The Department of Veterans Affairs is preparing to launch a 17-site, $10 million study that will examine the two leading forms of treatment for posttraumatic stress disorder: Prolonged Exposure Therapy (PE) and Cognitive Processing Therapy (CPT).
“Our primary goal is to compare the treatments,” said Dr. Paula Schnurr, the study’s lead investigator. “But we’ll also examine which treatments are best for different types of patients; for example, women versus men.”
Schnurr is deputy executive director of VA’s National Center for PTSD and a research professor of psychiatry at the Geisel School of Medicine at Dartmouth.
“Patient-centeredness is fundamental to the delivery of care in VA,” she said, “and information about the comparative effectiveness of different treatments is a key element of making care ‘patient-centered.’ We want to make sure that Veterans have information that can help them find the care that is best for them.”
Our primary goal is to compare the treatments…examine which treatments are best for different types of patients…
— Dr. Paula Schnurr, the study’s lead investigator
In Cognitive Processing Therapy patients learn how to identify, challenge and ultimately neutralize unhelpful thoughts. In Prolonged Exposure Therapy, the patient is allowed to re-experience the traumatic event in a safe and supportive environment and, eventually, engage in activities they’ve been avoiding because of the trauma.
The two therapies are based on differing theories about how PTSD develops.
Schnurr said study participants will include male and female Veterans who are experiencing PTSD due to any military event. Half the study population will be randomly selected to receive Cognitive Processing Therapy, while the other half will receive Prolonged Exposure Therapy. Both therapies will be administered in 12 weekly sessions.
The study’s results will be determined by conducting regular follow-up visits with the participants. These visits will occur at both the middle and the conclusion of the study and then three to six months later.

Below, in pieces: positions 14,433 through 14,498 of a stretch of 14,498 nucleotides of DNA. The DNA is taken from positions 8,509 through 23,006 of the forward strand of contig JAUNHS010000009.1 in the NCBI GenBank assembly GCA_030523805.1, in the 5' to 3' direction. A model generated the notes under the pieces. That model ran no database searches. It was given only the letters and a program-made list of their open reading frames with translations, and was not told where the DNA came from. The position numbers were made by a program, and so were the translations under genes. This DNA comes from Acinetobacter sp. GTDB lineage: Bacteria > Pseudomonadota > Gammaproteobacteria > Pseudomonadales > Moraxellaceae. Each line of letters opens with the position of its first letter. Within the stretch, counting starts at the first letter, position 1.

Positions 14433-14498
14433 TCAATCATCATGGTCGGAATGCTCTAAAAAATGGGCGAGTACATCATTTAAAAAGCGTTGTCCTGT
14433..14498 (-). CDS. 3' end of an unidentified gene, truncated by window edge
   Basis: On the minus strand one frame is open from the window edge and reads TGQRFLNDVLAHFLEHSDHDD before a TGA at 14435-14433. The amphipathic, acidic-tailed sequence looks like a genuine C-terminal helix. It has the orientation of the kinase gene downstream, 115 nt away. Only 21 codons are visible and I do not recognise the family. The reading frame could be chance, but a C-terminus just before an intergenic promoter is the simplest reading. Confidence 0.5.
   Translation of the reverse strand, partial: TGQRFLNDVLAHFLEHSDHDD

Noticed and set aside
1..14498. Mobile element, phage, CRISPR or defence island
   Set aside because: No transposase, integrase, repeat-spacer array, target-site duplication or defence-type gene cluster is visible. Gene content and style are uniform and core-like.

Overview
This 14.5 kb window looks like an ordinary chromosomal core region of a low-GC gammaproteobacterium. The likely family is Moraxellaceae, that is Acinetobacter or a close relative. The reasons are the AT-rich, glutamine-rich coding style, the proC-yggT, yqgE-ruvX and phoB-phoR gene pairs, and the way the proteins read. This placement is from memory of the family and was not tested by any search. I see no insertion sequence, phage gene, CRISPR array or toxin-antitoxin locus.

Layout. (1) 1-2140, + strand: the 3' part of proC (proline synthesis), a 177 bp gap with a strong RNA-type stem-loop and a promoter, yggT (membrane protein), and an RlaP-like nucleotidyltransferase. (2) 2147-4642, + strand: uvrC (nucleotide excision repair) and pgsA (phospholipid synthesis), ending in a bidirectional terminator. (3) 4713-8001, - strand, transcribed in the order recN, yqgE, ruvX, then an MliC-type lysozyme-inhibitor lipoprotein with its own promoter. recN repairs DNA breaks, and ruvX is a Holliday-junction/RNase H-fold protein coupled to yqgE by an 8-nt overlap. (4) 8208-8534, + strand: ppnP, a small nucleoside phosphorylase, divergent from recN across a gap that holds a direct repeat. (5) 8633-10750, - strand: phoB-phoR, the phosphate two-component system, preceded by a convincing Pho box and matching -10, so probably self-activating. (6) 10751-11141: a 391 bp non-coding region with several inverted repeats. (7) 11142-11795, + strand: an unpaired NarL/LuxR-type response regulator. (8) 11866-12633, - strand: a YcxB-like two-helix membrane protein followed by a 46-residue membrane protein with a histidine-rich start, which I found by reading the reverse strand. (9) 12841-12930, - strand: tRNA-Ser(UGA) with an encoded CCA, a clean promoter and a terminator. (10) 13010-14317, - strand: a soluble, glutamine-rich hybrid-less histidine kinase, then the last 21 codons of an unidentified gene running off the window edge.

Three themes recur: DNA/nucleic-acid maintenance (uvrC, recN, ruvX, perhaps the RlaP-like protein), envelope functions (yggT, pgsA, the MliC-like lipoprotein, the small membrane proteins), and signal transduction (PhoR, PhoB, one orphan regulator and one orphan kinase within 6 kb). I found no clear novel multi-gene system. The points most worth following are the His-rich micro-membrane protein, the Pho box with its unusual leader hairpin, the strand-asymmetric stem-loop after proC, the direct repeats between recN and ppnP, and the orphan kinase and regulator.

“PTSD is an anxiety disorder that people sometimes develop after witnessing or experiencing a dangerous or life-threatening event,” said Dr. Kate Chard, another member of the research team. “The trauma can be caused by any number of things: exposure to combat, a car accident here at home, physical abuse, a sexual assault…”
Chard is a psychologist in the Cincinnati VA Medical Center’s PTSD Division. She’s also an associate professor of clinical psychiatry in the University of Cincinnati’s Department of Psychiatry and Behavioral Neuroscience.
“People with PTSD,” she said, “often continue to feel anxious or frightened even though the danger is no longer present.”
Another investigator on the study, Dr. Josef Ruzek, is director of dissemination and training at VA’s National Center for PTSD and a faculty member at Palo Alto University. He said PTSD symptoms tend to fall into three primary categories.
“People with PTSD may have flashbacks or intrusive memories about the traumatic event,” he explained. “Or they may have a tendency to avoid places or situations that remind them of the event. A third symptom is difficulty concentrating, or getting startled too easily.”
Enrollment in the study is scheduled to begin in March 2014.
For more information on PTSD, visit the VA National Center for PTSD Website at www.ptsd.va.gov